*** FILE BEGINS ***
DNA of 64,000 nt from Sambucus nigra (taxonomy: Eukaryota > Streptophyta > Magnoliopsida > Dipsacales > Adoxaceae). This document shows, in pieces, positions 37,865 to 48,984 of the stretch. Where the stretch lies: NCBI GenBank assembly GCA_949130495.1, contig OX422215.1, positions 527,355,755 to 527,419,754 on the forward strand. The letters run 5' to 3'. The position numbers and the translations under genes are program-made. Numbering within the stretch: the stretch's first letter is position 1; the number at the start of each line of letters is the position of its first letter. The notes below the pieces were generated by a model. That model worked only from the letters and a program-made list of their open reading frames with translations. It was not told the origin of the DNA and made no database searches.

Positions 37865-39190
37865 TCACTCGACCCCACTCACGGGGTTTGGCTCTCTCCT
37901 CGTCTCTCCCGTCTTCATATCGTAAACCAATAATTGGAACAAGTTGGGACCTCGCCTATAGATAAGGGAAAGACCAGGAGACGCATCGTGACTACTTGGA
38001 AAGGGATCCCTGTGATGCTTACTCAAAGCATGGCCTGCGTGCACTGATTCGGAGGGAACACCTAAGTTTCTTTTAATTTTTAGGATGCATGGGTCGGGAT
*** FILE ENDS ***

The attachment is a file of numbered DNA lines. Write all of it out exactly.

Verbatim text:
DNA of 64,000 nt from Sambucus nigra (taxonomy: Eukaryota > Streptophyta > Magnoliopsida > Dipsacales > Adoxaceae). This document shows, in pieces, positions 37,865 to 48,984 of the stretch. Where the stretch lies: NCBI GenBank assembly GCA_949130495.1, contig OX422215.1, positions 527,355,755 to 527,419,754 on the forward strand. The letters run 5' to 3'. The position numbers and the translations under genes are program-made. Numbering within the stretch: the stretch's first letter is position 1; the number at the start of each line of letters is the position of its first letter. The notes below the pieces were generated by a model. That model worked only from the letters and a program-made list of their open reading frames with translations. It was not told the origin of the DNA and made no database searches.

Positions 37865-39190
37865 TCACTCGACCCCACTCACGGGGTTTGGCTCTCTCCT
37901 CGTCTCTCCCGTCTTCATATCGTAAACCAATAATTGGAACAAGTTGGGACCTCGCCTATAGATAAGGGAAAGACCAGGAGACGCATCGTGACTACTTGGA
38001 AAGGGATCCCTGTGATGCTTACTCAAAGCATGGCCTGCGTGCACTGATTCGGAGGGAACACCTAAGTTTCTTTTAATTTTTAGGATGCATGGGTCGGGAT